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Making tea (compost tea)

29/6/20

Today, Aideen is having some friends to visit (harp players), this is quite unusual as Aideen is not really a ‘social animal’, probably not really helped by practising the harp 4 or 5 hours a day! However, now she has completed her final recital she can finally let her hair down, at least a bit. These friends have never visited before so some tidying has to take place, including of myself!

We hang up the hanging baskets and I sort out the succulent/unusual object table. Just inside the kitchen garden gate are a group of tables which are a useful place to put some of the strange objects that we dig up at Church Gardens or that we salvaged from out-buildings when we first came to Church Gardens. These range from horse shoes to old glass bottles. There are also other things that we’ve collected including 5 ornamental bird cages and rusty weighing scales. Amongst these sit my collection of succulents that are outside for the summer. Aideen had brought them out of the polytunnel a while ago but nobody had arranged them or tidied the table. I put them into their proper places, sitting in organ pipes or stove pipes and inside bird cages, where they look strange but nice.


I generally tided up hoses, buckets of weeds etc. and cut back the comfrey, partly to neaten the border where it lives but also to make comfrey tea (an organic liquid fertiliser). I then found myself a more respectable T-shirt and shorts and disappeared off into the orchard to make my organic potions! I have a collection of old plastic barrels which I lined up alongside the shed in the compost yard. In one, I chopped up the comfrey and in another I gathered up all the nettles that Patrick had cut in the compost yard. I then pressed them down and weighed them down with bricks and then covered the leaves with water, about half filling the barrels. I then covered the barrels and they will be left to decompose in the water, quite a smelly process but worth the effort. I usually leave it quite a while (several months) but it can be used sooner. When I use it, I put some in a watering can and dilute it with some more water and water any plants that I think will benefit from the extra nutrients.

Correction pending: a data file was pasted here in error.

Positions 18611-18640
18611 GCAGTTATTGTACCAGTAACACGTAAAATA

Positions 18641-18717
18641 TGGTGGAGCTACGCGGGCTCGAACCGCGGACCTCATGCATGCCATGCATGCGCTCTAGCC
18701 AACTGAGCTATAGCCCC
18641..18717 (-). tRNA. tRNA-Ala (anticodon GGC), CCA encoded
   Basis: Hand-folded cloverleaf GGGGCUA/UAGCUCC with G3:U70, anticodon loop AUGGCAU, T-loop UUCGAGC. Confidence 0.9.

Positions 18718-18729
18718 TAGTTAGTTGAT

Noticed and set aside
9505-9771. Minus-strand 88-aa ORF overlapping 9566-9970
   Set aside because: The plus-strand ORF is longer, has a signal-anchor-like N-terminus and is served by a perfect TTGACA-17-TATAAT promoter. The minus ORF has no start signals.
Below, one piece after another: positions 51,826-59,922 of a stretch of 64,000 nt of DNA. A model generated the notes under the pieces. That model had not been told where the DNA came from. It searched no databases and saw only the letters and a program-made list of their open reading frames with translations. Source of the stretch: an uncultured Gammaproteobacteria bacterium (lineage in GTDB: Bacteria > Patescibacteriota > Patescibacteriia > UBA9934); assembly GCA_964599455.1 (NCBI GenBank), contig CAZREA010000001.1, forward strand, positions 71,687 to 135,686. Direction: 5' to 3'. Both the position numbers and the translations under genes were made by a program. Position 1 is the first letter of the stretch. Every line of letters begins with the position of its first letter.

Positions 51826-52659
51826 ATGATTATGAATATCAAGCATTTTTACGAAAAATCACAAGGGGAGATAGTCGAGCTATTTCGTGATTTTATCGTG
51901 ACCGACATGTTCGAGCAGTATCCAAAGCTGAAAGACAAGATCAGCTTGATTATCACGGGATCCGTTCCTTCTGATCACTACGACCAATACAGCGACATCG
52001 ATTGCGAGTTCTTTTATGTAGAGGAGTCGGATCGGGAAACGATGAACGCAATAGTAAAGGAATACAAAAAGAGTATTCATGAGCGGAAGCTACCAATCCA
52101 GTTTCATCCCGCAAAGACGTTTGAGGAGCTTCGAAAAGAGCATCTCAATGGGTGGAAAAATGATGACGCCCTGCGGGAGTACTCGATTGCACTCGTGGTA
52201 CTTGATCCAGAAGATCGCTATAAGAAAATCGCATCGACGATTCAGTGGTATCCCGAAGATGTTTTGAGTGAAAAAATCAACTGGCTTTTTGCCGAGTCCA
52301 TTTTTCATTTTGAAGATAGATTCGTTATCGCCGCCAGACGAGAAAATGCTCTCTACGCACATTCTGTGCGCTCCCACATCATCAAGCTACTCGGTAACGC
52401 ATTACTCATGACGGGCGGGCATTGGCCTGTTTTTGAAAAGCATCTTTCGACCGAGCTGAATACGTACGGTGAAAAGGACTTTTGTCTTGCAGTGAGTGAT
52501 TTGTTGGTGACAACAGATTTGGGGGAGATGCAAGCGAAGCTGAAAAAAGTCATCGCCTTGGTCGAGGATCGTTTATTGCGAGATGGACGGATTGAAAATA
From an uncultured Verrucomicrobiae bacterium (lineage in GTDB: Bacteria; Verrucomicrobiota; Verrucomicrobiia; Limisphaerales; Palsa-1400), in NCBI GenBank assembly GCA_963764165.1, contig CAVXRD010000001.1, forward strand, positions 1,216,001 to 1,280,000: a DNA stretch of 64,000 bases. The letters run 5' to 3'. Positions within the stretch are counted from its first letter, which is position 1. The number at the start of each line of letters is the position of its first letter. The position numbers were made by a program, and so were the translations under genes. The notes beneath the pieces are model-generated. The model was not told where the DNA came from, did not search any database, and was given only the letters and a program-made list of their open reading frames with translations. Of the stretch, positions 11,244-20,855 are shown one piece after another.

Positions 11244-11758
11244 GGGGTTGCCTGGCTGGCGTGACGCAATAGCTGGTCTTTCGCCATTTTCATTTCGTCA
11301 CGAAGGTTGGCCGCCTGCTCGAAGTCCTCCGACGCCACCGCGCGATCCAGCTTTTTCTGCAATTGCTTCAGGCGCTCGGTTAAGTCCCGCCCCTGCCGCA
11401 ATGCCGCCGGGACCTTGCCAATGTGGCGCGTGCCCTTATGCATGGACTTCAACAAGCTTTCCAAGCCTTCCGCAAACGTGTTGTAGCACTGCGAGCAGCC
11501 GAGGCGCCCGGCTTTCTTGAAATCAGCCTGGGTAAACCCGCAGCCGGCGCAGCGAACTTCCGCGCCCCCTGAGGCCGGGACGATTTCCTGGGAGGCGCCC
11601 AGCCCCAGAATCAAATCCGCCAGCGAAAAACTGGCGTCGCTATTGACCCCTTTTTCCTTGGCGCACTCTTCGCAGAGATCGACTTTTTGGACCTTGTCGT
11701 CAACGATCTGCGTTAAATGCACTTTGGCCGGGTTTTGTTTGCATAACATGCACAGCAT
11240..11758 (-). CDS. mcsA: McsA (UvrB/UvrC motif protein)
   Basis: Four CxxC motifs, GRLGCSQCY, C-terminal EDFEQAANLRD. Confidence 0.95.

The next thing I decided to do was to plant the outdoor melons into the first two sections of cold frame, now vacated by the dahlias. I have 6 melon plants which I hope will do well in the cold frames – putting them in the coldframes was quite successful last year.

I then plant out some random plants in the shorter beds at each end of the fruit cage. Six tithonias (Mexican sunflowers), 3 scabacious and 1 heliopsis.

By this time Aideen’s friends had arrived and she spent some time showing them around the garden which they seemed to enjoy. I finished up by continuing to weed the terraces on the vine mount.

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